Donald Trump has been acquitted of inciting the violent attack on the Capitol, concluding a historic trial on Saturday that spared him the first-ever conviction of a US president.
The verdict, on a vote of 57-43, including seven Republicans, was 10 short of the 67 required for conviction. All 50 Democrats voted to convict Mr Trump, with the Senate having convened for a rare weekend session.
The seven Republican senators were: Richard Burr of North Carolina, Susan Collins of Maine, Lisa Murkowski of Alaska, Ben Sasse of Nebraska, Mitt Romney of Utah, Bill Cassidy of Louisiana, and Patrick Toomey of Pennsylvania.
The quick trial, the first of a former US president, spent just five days debating in the chamber, where rioters on 6 January had ransacked the place.
The former president, who in a 13-month span from December 2019 to January 2021 became the first public official to be impeached twice, responded to the outcome on Saturday.
Mr Trump is now the second president to gain acquittal with a minority of the votes in his favour. (Andrew Johnson was one vote away from conviction and removal in May 1868).
In a video statement, the ex-president took a victory lap by dismissing his second impeachment as “another phase of the greatest witch hunt in the history of our country”.
Mr Trump asserted that his movement to “Make America Great Again” has “only just begun” and will emerge “with a vision for a bright, radiant and limitless American future”.
The president has shown no remorse for his actions on 6 January and in the weeks and months leading up to that day of bloodshed on Capitol Hill, despite widespread condemnation in the GOP — even among those who voted “not guilty” on Saturday.
In a floor speech shortly following the Senate’s vote to acquit Mr Trump, Senate Minority Leader Mitch McConnell conceded the former president was “practically and morally responsible for provoking” the attack on the Capitol that resulted in the deaths of five people, including US Capitol Police officer Brian Sicknick.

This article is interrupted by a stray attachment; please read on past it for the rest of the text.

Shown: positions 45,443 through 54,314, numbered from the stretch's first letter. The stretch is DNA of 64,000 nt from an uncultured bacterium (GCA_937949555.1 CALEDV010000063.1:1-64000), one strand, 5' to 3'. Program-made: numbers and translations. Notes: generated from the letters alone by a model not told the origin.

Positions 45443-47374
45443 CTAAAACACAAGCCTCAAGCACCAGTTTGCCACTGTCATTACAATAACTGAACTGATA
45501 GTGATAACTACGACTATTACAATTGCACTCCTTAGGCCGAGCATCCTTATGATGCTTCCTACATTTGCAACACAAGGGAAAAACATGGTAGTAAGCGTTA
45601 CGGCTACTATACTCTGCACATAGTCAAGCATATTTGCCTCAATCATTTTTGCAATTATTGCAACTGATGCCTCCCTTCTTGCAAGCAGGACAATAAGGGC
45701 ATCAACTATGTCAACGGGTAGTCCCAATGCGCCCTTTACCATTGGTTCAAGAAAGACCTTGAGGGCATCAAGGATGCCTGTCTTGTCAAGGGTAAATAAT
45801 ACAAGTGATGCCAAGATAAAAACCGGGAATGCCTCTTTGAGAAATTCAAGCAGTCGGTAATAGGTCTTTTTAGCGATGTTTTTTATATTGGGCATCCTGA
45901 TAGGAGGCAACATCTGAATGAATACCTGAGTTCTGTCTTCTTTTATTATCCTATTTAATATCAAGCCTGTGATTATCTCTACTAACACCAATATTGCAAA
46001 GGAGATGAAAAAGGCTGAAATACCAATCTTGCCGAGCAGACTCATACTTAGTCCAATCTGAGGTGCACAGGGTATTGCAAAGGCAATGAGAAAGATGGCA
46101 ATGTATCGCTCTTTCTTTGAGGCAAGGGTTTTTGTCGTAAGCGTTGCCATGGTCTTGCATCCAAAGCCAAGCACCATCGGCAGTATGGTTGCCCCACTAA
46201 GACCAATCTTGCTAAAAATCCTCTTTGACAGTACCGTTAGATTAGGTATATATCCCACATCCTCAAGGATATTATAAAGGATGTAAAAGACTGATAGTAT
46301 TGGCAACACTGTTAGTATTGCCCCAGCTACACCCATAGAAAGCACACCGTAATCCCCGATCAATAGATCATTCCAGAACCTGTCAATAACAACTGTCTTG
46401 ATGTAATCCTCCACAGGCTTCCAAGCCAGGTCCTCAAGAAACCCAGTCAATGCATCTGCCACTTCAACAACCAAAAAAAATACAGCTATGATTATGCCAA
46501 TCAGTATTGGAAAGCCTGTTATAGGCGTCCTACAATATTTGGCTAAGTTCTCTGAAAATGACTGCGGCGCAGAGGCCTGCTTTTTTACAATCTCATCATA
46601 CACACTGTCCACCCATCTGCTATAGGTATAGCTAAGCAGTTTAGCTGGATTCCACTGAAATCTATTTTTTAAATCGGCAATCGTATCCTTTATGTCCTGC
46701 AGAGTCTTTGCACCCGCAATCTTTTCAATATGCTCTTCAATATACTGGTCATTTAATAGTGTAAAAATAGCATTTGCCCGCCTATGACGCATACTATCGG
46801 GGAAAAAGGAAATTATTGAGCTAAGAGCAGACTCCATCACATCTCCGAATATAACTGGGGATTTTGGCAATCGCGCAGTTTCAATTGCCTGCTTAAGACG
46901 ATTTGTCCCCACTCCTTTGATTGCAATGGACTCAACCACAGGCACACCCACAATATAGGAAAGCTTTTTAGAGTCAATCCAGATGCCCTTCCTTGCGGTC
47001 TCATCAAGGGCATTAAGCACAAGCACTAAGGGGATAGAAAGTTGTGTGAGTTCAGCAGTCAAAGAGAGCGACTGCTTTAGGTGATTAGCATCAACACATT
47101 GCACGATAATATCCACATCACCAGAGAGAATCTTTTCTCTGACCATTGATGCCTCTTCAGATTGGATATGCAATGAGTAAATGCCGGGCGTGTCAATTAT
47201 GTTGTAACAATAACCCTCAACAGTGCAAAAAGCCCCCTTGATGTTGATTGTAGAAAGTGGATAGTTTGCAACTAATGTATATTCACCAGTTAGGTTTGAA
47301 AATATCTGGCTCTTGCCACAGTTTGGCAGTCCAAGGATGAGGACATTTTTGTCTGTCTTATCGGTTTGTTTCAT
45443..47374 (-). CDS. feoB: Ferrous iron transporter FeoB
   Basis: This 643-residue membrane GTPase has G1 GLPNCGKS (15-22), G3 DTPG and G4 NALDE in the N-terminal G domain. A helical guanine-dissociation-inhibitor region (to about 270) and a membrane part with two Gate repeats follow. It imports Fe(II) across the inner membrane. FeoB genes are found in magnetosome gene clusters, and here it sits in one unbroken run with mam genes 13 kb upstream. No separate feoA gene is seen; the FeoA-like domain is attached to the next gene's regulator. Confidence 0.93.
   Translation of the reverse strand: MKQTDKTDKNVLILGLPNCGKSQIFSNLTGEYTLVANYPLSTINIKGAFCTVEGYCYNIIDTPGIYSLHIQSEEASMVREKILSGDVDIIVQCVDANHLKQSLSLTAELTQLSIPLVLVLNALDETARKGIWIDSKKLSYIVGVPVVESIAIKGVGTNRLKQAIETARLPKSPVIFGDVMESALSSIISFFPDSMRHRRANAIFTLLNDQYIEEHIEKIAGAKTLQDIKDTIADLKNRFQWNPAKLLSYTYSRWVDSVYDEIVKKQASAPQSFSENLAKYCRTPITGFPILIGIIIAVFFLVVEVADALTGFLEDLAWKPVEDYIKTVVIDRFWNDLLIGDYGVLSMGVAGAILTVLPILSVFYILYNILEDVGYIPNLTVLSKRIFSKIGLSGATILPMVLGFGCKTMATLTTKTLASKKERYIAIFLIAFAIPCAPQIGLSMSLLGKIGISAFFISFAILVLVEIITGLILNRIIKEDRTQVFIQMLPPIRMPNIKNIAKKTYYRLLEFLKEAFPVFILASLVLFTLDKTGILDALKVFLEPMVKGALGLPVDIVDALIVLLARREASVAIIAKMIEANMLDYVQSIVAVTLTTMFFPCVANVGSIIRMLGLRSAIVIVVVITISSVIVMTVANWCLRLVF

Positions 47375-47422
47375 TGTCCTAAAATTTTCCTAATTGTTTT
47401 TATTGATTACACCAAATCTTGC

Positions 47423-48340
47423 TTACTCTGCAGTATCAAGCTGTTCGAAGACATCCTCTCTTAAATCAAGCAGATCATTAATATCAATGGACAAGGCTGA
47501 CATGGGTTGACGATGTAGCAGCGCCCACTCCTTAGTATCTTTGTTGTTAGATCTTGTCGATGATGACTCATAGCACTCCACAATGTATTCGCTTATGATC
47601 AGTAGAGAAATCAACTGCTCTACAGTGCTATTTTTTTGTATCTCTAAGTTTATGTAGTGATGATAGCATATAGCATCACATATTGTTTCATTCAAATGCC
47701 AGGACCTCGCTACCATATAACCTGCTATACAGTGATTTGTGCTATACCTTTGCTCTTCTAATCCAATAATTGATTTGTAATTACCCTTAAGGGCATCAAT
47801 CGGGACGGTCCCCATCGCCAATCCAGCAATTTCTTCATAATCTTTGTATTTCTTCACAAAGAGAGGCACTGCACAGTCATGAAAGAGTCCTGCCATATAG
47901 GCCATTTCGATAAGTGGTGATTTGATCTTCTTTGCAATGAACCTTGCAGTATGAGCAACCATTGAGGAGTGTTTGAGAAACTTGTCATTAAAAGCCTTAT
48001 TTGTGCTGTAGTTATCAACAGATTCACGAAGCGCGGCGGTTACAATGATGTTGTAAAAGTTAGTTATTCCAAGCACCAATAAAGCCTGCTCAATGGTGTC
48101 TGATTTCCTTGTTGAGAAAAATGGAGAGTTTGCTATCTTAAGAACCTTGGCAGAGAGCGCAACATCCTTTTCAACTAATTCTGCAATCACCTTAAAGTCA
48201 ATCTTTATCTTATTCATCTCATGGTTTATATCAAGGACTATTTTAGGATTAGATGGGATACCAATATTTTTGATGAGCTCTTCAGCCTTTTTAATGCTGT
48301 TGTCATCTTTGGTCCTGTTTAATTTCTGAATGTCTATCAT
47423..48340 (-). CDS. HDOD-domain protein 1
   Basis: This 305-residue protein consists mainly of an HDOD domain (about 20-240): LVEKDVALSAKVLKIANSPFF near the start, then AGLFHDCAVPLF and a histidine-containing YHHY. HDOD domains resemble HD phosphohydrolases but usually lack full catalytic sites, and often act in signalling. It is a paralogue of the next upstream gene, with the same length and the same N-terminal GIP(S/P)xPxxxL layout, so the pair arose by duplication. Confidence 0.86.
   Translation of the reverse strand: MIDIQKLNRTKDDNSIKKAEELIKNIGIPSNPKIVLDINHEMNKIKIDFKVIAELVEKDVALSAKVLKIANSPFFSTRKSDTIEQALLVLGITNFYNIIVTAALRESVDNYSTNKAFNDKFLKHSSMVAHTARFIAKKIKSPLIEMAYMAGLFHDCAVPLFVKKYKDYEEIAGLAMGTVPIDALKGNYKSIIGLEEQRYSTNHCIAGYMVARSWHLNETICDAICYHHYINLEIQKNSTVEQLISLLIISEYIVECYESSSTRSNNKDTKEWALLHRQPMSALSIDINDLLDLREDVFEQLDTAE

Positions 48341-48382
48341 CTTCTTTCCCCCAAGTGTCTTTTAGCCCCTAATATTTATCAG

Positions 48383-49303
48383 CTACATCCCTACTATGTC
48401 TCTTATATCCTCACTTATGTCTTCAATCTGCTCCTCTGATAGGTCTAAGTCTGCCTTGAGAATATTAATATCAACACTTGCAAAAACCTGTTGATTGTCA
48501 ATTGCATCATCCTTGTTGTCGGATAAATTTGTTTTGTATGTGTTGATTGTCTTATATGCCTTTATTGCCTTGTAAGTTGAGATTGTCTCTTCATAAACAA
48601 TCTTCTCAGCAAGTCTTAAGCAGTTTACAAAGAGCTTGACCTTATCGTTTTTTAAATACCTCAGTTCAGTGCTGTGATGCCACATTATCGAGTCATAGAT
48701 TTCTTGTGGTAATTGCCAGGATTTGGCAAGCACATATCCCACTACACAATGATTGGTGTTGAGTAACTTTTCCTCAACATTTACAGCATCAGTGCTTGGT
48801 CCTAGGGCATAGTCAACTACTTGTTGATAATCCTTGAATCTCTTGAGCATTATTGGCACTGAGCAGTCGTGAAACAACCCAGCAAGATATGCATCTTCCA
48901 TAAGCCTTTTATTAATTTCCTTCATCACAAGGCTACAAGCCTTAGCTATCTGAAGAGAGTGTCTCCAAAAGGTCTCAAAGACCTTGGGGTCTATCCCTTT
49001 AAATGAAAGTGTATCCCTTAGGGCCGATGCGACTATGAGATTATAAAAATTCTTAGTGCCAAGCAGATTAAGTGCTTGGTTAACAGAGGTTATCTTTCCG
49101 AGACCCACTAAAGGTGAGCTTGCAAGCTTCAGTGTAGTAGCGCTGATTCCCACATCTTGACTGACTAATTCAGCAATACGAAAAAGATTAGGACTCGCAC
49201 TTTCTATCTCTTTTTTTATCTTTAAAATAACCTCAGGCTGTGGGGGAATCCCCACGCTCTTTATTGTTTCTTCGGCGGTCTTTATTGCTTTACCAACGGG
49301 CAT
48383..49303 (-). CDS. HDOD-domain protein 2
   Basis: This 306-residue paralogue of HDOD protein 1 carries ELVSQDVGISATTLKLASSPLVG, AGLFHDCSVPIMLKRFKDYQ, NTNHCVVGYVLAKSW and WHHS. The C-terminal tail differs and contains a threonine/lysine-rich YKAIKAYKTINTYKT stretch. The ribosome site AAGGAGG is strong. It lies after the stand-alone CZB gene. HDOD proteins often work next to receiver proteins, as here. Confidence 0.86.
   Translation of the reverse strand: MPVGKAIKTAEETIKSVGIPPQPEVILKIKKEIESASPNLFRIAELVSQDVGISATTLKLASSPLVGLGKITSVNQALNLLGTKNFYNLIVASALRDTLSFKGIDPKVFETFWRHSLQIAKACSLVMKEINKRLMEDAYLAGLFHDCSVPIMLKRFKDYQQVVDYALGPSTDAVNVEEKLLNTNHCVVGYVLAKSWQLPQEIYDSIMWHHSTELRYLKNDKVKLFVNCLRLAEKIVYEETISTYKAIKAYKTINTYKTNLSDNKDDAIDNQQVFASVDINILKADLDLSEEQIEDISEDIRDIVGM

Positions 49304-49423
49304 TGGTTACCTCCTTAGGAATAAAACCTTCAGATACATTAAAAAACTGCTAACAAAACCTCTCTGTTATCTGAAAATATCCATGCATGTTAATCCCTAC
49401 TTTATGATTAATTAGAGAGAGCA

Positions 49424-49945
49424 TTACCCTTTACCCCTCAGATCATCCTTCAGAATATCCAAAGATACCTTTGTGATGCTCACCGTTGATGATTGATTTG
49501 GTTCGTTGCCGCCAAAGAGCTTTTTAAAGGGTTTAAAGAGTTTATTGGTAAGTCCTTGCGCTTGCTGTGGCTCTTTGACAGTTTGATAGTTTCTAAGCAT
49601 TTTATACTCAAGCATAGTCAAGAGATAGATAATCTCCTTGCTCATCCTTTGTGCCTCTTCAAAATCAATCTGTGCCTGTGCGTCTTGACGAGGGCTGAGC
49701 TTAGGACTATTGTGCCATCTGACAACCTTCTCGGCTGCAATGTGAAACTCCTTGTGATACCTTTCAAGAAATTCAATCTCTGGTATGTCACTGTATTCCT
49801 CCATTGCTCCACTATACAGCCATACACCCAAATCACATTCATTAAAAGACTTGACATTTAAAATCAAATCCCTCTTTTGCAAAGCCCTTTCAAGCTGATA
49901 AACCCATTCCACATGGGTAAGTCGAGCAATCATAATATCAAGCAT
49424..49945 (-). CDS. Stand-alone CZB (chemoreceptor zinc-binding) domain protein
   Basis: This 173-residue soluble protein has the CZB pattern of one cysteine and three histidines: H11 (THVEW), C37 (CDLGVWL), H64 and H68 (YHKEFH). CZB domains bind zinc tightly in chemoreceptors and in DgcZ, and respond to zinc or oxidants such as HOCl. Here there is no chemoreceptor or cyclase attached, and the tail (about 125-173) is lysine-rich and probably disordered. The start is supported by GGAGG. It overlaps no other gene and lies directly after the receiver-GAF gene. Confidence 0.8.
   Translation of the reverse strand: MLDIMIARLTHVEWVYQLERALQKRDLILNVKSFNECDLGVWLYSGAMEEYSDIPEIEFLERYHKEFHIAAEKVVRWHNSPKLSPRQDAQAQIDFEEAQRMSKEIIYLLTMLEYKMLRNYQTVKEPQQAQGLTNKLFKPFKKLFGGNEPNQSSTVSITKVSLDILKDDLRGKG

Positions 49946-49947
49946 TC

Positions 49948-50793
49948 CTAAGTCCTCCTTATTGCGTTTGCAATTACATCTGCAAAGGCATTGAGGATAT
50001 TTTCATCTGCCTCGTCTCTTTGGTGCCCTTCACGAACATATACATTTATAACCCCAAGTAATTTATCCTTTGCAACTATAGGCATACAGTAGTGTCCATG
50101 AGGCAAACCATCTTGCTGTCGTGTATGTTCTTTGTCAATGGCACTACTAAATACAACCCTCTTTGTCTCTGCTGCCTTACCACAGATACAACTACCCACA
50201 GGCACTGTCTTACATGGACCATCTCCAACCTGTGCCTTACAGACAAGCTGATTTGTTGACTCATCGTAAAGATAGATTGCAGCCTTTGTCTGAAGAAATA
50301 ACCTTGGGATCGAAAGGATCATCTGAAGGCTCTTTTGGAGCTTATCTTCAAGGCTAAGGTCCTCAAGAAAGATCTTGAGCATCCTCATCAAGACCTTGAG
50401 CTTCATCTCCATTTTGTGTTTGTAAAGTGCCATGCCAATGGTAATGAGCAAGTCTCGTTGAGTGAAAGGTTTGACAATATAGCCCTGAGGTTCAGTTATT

“The people who stormed this building believed they were acting on the wishes and instructions of their president,” Mr McConnell said.
But the minority leader’s note to fellow Republicans earlier in the day announcing his decision to acquit Mr Trump shed light on the rationale many in the GOP used when weighing their votes.
At the heart of their opposition to the former president’s conviction are constitutional quibbles to which they have adhered steadfastly, despite dozens of constitutional scholars from across the ideological spectrum dismissing them as inane.
“While a close call, I am persuaded that impeachments are a tool primarily of removal and we therefore lack jurisdiction,” Mr McConnell wrote to his colleagues on Saturday. He had been closely guarding his deliberations on the impeachment of Mr Trump for weeks.
“The constitution makes it perfectly clear that presidential criminal misconduct while in office can be prosecuted after the president has left office, which in my view alleviates the otherwise troubling ‘January exception’ argument raised by the House,” said Mr McConnell.
The Senate’s longest-serving GOP leader however said Mr Trump’s actions surrounding the attack on Congress were "a disgraceful, disgraceful dereliction of duty". He even noted that although Mr Trump is now out of office, he remains subject to the country’s criminal and civil laws. "He didn’t get away with anything yet," said McConnell, who has led the Senate GOP since 2007.
Managers appeal to senators’ sense of history